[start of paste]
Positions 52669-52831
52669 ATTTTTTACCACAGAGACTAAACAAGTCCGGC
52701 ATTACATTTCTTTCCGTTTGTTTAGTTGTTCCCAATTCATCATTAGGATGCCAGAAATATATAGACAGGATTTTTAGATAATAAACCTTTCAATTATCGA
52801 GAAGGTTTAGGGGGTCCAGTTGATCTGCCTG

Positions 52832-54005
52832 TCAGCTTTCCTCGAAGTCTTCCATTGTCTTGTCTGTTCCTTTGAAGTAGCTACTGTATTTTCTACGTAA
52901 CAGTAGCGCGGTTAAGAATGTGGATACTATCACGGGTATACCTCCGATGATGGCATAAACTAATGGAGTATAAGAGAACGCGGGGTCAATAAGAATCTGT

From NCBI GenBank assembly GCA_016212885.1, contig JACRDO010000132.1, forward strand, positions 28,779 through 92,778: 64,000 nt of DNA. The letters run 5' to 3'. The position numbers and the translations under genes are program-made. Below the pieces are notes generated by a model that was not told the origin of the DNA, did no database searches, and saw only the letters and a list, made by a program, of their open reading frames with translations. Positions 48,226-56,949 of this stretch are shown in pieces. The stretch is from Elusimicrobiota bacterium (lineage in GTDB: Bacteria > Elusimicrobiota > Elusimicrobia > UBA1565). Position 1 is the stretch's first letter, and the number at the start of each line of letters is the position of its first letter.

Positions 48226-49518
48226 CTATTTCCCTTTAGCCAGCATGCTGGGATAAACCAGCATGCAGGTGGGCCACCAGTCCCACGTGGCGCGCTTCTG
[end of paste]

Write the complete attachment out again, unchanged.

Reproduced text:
Positions 52669-52831
52669 ATTTTTTACCACAGAGACTAAACAAGTCCGGC
52701 ATTACATTTCTTTCCGTTTGTTTAGTTGTTCCCAATTCATCATTAGGATGCCAGAAATATATAGACAGGATTTTTAGATAATAAACCTTTCAATTATCGA
52801 GAAGGTTTAGGGGGTCCAGTTGATCTGCCTG

Positions 52832-54005
52832 TCAGCTTTCCTCGAAGTCTTCCATTGTCTTGTCTGTTCCTTTGAAGTAGCTACTGTATTTTCTACGTAA
52901 CAGTAGCGCGGTTAAGAATGTGGATACTATCACGGGTATACCTCCGATGATGGCATAAACTAATGGAGTATAAGAGAACGCGGGGTCAATAAGAATCTGT

From NCBI GenBank assembly GCA_016212885.1, contig JACRDO010000132.1, forward strand, positions 28,779 through 92,778: 64,000 nt of DNA. The letters run 5' to 3'. The position numbers and the translations under genes are program-made. Below the pieces are notes generated by a model that was not told the origin of the DNA, did no database searches, and saw only the letters and a list, made by a program, of their open reading frames with translations. Positions 48,226-56,949 of this stretch are shown in pieces. The stretch is from Elusimicrobiota bacterium (lineage in GTDB: Bacteria > Elusimicrobiota > Elusimicrobia > UBA1565). Position 1 is the stretch's first letter, and the number at the start of each line of letters is the position of its first letter.

Positions 48226-49518
48226 CTATTTCCCTTTAGCCAGCATGCTGGGATAAACCAGCATGCAGGTGGGCCACCAGTCCCACGTGGCGCGCTTCTG